B).Wikibooks. and we are left with B → 3.php?title=Control_Systems/Print_version&printable=yes 10/30/2006 . Second example If we have a given equation in the s-domain: We can expand it into several smaller fractions as such: http://en. without needing other equations. A.Control Systems/Print version . we can multiply through by the denominator. we have: Remember.wikibooks. Partial fraction expansion is a useful. and oftentimes necessary tool for finding the inverse of an s-domain equation. we can solve for A → -1. but in reality s can take any arbitrary value. when we set s → -2. because we have a single equation with 3 unknowns (s. in the above equation. Putting these values back into our original equation. and cancel terms: Now. For instance. When we set s → -1. and we can "plug in" values for s to solve for A and B. the following relationship holds true: Finding the inverse transform of these smaller terms should be an easier process then finding the inverse transform of the whole since the Laplace transform is a linear operator. the A term disappears. collection of open-content textbooks Page 37 of 209 First Example If we have a given equation in the s-domain: We can expand it into several smaller fractions as such: This looks impossible.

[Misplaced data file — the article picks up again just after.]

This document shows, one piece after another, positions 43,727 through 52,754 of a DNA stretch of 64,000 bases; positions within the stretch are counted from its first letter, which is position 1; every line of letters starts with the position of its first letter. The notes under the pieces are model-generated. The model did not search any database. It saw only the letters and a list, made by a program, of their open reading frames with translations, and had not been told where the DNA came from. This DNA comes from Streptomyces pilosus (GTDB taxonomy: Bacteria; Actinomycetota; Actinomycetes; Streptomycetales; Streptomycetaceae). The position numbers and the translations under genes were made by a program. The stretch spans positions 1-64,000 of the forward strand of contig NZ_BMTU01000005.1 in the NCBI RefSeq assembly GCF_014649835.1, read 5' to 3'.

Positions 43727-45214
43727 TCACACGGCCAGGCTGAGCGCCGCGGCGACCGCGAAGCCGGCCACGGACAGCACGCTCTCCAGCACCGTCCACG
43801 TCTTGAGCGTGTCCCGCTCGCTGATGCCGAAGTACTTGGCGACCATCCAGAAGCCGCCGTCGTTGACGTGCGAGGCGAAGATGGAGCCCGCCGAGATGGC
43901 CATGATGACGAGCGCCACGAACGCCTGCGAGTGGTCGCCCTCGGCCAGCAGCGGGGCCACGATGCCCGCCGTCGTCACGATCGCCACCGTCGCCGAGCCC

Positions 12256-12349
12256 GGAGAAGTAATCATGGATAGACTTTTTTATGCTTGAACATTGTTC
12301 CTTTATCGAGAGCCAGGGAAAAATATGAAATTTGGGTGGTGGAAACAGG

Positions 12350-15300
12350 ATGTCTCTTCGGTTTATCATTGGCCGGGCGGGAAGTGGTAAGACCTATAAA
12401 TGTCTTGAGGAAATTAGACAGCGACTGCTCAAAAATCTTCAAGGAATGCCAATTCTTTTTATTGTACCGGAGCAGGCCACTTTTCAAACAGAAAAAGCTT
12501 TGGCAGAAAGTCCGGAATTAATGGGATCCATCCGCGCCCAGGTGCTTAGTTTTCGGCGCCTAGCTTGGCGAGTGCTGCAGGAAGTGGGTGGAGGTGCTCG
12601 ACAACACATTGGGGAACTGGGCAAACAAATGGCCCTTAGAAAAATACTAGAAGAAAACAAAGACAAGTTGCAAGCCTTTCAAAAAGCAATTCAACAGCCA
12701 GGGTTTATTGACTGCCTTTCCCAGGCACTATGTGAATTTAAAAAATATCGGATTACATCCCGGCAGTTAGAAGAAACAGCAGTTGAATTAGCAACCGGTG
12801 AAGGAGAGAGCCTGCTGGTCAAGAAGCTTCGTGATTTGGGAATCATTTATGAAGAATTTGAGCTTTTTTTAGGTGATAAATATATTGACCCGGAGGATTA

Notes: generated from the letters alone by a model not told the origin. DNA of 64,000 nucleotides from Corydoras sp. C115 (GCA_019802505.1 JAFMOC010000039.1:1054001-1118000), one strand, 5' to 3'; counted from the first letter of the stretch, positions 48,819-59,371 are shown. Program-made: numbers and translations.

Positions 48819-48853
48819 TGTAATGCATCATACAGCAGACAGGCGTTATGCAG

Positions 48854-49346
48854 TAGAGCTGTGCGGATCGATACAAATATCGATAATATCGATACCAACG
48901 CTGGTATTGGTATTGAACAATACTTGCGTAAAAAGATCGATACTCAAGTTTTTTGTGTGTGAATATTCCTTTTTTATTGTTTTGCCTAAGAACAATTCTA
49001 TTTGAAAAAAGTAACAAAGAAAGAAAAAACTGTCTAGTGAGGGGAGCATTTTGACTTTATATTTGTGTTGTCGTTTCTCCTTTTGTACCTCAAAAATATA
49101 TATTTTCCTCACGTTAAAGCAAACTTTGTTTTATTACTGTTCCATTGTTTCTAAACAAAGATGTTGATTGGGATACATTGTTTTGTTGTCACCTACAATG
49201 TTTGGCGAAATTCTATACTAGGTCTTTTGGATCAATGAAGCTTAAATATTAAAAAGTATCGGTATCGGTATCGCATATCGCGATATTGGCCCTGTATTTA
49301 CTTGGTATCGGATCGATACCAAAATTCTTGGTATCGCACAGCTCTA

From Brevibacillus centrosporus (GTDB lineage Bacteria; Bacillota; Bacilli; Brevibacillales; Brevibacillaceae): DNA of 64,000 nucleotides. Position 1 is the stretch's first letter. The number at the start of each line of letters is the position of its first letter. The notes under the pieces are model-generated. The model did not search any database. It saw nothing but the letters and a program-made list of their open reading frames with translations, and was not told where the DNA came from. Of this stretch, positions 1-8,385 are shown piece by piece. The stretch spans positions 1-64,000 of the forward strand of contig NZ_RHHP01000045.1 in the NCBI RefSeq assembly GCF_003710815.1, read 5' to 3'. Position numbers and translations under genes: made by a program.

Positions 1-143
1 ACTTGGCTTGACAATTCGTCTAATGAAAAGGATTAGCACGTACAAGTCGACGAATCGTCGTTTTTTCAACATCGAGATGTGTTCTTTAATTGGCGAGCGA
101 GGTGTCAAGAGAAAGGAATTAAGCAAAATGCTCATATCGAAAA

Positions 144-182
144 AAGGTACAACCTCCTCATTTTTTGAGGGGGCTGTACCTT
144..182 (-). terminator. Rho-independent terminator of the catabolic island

Wikibooks.wikibooks.php?title=Control_Systems/Print_version&printable=yes 10/30/2006 . we will open the brackets: Let's compare coefficients: → According to the Laplace Transform table: http://en. collection of open-content textbooks Page 38 of 209 Canceling terms wouldn't be enough Systems/Print version .

org/w/index. collection of open-content textbooks Page 39 of 209 Third example (complex numbers): When the solution of the denominator is a complex number. in oppose to the use of a single letter (e. we use a complex representation "As + B". like "3+i4".Wikibooks.g.wikibooks.php?title=Control_Systems/Print_version&printable=yes 10/30/2006 .Control Systems/Print version . "D") .which is for real numbers: We will need to reform it into two fractions that look like this (without changing its value): → → Let's start with the denominator (for both fractions): The roots of are → And now the numerators: http://en.

php?title=Control_Systems/Print_version&printable=yes 10/30/2006 . because C is equal to zero. because it is http://en.Control Systems/Print version . no need to bother fitting the fraction of C. collection of open-content textbooks Page 40 of 209 Inverse Laplace Transform: Fourth example: And now for the "fitting": The roots of are No need to fit the fraction of D.